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Observational Molecular Astronomy
Exploring the Universe Using Molecular Line Emissions


Part of Cambridge Observing Handbooks for Research Astronomers

  • Date Published: January 2014
  • availability: In stock
  • format: Hardback
  • isbn: 9781107018167

£ 29.99

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About the Authors
  • Molecular line emissions offer researchers exciting opportunities to learn about the evolutionary state of the Milky Way and distant galaxies. This text provides a detailed introduction to molecular astrophysics and an array of useful techniques for observing astronomical phenomena at millimetre and submillimetre wavelengths. After discussing the theoretical underpinnings of molecular observation, the authors catalogue suitable molecular tracers for many types of astronomical regions in local and distant parts of the Universe, including cold gas reservoirs primed for the formation of new stars, regions of active star formation, giant photon-dominated regions and near active galactic nuclei. Further chapters demonstrate how to obtain useful astronomical information from raw telescope data while providing recommendations for appropriate observing strategies. Replete with maps, charts and references for further reading, this handbook will suit research astronomers and graduate students interested in broadening their skill to take advantage of the new facilities now coming online.

    • This is the first book for astronomers who wish to use molecular emissions as a tool to explore the Universe
    • Describes how the structure and nature of unresolved galaxies can be addressed by identifying the molecular signatures of astronomical regions
    • Lists a variety of molecular tracers appropriate for different astrophysical conditions, and explains why different traces are required for different regions
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    Reviews & endorsements

    'This book is an excellent introduction to the field of molecular line astrophysics. Williams and Viti cover the range of astrophysical conditions that can be probed, and the most useful molecules and transitions. The expositions are lucid, and each chapter directs the reader to papers and books for further study, and to websites where up-to-date molecular data are available. Observational Molecular Astronomy will be a valuable guide to both graduate students and researchers.' Bruce T. Draine, Princeton University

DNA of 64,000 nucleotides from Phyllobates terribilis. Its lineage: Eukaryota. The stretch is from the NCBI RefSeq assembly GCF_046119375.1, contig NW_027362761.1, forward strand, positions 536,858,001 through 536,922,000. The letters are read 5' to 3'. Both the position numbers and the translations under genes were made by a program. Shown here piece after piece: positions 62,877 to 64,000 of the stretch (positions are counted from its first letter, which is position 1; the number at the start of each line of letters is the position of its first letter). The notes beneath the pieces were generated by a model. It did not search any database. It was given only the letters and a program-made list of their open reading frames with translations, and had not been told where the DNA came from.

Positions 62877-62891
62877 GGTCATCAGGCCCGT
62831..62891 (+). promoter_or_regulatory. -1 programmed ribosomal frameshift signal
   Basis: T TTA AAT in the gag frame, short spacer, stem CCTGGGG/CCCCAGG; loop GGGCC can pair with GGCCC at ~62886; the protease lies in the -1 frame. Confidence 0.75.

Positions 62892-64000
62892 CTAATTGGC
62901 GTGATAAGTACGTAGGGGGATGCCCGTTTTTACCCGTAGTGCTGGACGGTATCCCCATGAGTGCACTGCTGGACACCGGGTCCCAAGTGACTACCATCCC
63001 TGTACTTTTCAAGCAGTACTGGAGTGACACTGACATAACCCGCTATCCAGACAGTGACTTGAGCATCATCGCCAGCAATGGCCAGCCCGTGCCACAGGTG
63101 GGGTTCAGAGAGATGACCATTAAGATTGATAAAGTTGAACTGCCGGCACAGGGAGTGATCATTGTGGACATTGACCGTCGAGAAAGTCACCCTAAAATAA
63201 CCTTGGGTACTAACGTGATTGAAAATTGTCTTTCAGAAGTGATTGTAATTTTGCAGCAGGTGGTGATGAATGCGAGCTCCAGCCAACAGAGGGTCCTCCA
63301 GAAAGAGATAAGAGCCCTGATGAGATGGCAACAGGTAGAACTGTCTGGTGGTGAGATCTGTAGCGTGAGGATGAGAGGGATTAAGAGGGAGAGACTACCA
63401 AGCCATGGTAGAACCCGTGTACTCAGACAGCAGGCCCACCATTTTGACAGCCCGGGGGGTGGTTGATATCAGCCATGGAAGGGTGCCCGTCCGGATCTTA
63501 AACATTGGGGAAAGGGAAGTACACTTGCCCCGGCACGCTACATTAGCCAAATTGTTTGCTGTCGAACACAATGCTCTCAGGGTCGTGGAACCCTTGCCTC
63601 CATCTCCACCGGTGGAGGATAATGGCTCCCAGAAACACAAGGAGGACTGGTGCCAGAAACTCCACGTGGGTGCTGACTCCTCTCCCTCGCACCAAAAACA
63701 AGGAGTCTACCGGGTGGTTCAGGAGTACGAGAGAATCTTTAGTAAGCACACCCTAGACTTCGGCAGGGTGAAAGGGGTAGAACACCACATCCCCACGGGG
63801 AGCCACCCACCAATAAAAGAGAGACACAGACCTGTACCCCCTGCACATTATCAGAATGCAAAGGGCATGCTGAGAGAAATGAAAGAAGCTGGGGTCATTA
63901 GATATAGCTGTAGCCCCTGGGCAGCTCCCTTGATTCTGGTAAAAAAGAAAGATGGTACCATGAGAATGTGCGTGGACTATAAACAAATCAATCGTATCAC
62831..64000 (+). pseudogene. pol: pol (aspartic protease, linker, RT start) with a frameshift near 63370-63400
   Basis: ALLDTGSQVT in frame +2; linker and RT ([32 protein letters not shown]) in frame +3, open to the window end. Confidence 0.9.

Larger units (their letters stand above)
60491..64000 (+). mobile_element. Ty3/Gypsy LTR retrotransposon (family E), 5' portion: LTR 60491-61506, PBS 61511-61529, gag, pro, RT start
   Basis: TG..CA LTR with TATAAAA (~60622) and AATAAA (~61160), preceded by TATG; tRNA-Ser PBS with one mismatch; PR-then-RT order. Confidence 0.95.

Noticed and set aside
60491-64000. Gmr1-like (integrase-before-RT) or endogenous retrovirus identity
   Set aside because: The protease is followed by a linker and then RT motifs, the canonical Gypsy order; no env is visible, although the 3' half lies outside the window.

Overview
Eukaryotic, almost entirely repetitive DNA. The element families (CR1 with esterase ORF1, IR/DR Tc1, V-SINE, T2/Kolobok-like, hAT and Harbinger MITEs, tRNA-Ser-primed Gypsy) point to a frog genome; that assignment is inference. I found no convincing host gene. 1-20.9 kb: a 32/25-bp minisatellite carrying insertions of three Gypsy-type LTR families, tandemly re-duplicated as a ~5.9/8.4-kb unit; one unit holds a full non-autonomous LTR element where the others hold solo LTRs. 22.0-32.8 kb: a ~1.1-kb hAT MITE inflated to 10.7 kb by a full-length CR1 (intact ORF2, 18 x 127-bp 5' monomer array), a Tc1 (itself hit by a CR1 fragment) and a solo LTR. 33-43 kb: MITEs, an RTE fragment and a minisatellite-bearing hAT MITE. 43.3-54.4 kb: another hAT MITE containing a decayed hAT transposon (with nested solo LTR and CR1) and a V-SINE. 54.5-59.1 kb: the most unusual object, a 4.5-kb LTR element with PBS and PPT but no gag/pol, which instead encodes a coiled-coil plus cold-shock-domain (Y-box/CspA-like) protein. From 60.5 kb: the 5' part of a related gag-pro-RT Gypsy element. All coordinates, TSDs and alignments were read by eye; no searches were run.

'This handbook provides everything needed to understand molecular astrochemistry - it will prove useful to both observers and theorists alike. It covers all of the topics a modern researcher needs to know in order to carry out observations of molecules in space, and then to reduce and analyse those observations. It also explains all aspects of molecular spectroscopy from choosing the correct molecule to observe, to calculating the physical parameters of the object being observed. All environments are discussed, from nearby clouds to distant galaxies. I am sure that this will become the must-have handbook for all researchers in this field, from new graduate students to seasoned veterans.' Derek Ward-Thompson, University of Central Lancashire

    'I would recommend that anyone embarking on a career in radio, microwave, or submillimetre astronomy and wondering what to do, why to do it, and how to do it, should own this book … it is a book that will not languish untouched on a bookshelf, but will be eagerly and often returned to and will become well thumbed.' The Observatory

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    Product details

    • Date Published: January 2014
    • format: Hardback
    • isbn: 9781107018167
    • length: 184 pages
    • dimensions: 235 x 155 x 14 mm
    • weight: 0.48kg
    • contains: 41 b/w illus. 24 tables
    • availability: In stock
  • Table of Contents

    1. Spectra and excitation of molecules
    2. Astrochemical processes
    3. Physical processes in different astronomical environments
    4. Molecular tracers in the Milky Way galaxy
    5. Molecular tracers in external galaxies
    6. The Early Universe and the first galaxies
    7. Recipes for molecular submillimetre astronomy
    8. Chemical and radiative transfer models
    9. Observations: which molecule, which transition?

  • Authors

    David A. Williams, University College London
    David A. Williams is the Emeritus Perren Professor of Astronomy at University College London. A former president of the Royal Astronomical Society (2000–2) and recipient of the RAS's Gold Medal (2009), he has led research groups in Manchester and London, and has co-authored a number of texts on astrophysics and astrochemistry. His research interests centre on astrochemistry and using molecular line emissions to describe and understand the evolution of astronomical regions.

    Serena Viti, University College London
    Serena Viti is a Professor of Astrophysics at University College London. She began her career working on the spectroscopy of very cool stars but soon became interested in star formation and astrochemistry. She is the secretary of the European Astronomical Society and she routinely serves on national and international scientific panels and committees.

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